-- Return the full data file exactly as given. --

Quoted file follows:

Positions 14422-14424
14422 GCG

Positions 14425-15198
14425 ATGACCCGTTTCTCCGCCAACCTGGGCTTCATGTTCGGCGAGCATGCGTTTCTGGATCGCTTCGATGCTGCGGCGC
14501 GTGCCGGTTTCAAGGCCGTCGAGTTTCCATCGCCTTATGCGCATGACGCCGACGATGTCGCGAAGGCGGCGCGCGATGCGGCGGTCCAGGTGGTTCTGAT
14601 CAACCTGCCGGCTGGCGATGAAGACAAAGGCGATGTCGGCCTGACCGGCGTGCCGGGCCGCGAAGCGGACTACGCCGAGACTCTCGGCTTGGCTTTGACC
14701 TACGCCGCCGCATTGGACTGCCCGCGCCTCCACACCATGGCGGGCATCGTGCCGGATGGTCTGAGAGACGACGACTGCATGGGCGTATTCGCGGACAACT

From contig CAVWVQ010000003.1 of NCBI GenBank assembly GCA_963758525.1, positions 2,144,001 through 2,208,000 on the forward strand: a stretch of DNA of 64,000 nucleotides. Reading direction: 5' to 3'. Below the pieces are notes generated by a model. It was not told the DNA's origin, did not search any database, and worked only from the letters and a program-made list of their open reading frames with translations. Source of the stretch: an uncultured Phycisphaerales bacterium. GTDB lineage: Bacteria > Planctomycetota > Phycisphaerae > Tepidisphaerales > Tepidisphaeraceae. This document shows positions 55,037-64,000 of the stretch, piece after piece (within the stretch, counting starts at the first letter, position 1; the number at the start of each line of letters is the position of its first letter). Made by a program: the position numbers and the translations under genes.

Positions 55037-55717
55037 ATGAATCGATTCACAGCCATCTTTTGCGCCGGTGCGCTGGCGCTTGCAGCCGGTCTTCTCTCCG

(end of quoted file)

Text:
Positions 14422-14424
14422 GCG

Positions 14425-15198
14425 ATGACCCGTTTCTCCGCCAACCTGGGCTTCATGTTCGGCGAGCATGCGTTTCTGGATCGCTTCGATGCTGCGGCGC
14501 GTGCCGGTTTCAAGGCCGTCGAGTTTCCATCGCCTTATGCGCATGACGCCGACGATGTCGCGAAGGCGGCGCGCGATGCGGCGGTCCAGGTGGTTCTGAT
14601 CAACCTGCCGGCTGGCGATGAAGACAAAGGCGATGTCGGCCTGACCGGCGTGCCGGGCCGCGAAGCGGACTACGCCGAGACTCTCGGCTTGGCTTTGACC
14701 TACGCCGCCGCATTGGACTGCCCGCGCCTCCACACCATGGCGGGCATCGTGCCGGATGGTCTGAGAGACGACGACTGCATGGGCGTATTCGCGGACAACT

From contig CAVWVQ010000003.1 of NCBI GenBank assembly GCA_963758525.1, positions 2,144,001 through 2,208,000 on the forward strand: a stretch of DNA of 64,000 nucleotides. Reading direction: 5' to 3'. Below the pieces are notes generated by a model. It was not told the DNA's origin, did not search any database, and worked only from the letters and a program-made list of their open reading frames with translations. Source of the stretch: an uncultured Phycisphaerales bacterium. GTDB lineage: Bacteria > Planctomycetota > Phycisphaerae > Tepidisphaerales > Tepidisphaeraceae. This document shows positions 55,037-64,000 of the stretch, piece after piece (within the stretch, counting starts at the first letter, position 1; the number at the start of each line of letters is the position of its first letter). Made by a program: the position numbers and the translations under genes.

Positions 55037-55717
55037 ATGAATCGATTCACAGCCATCTTTTGCGCCGGTGCGCTGGCGCTTGCAGCCGGTCTTCTCTCCG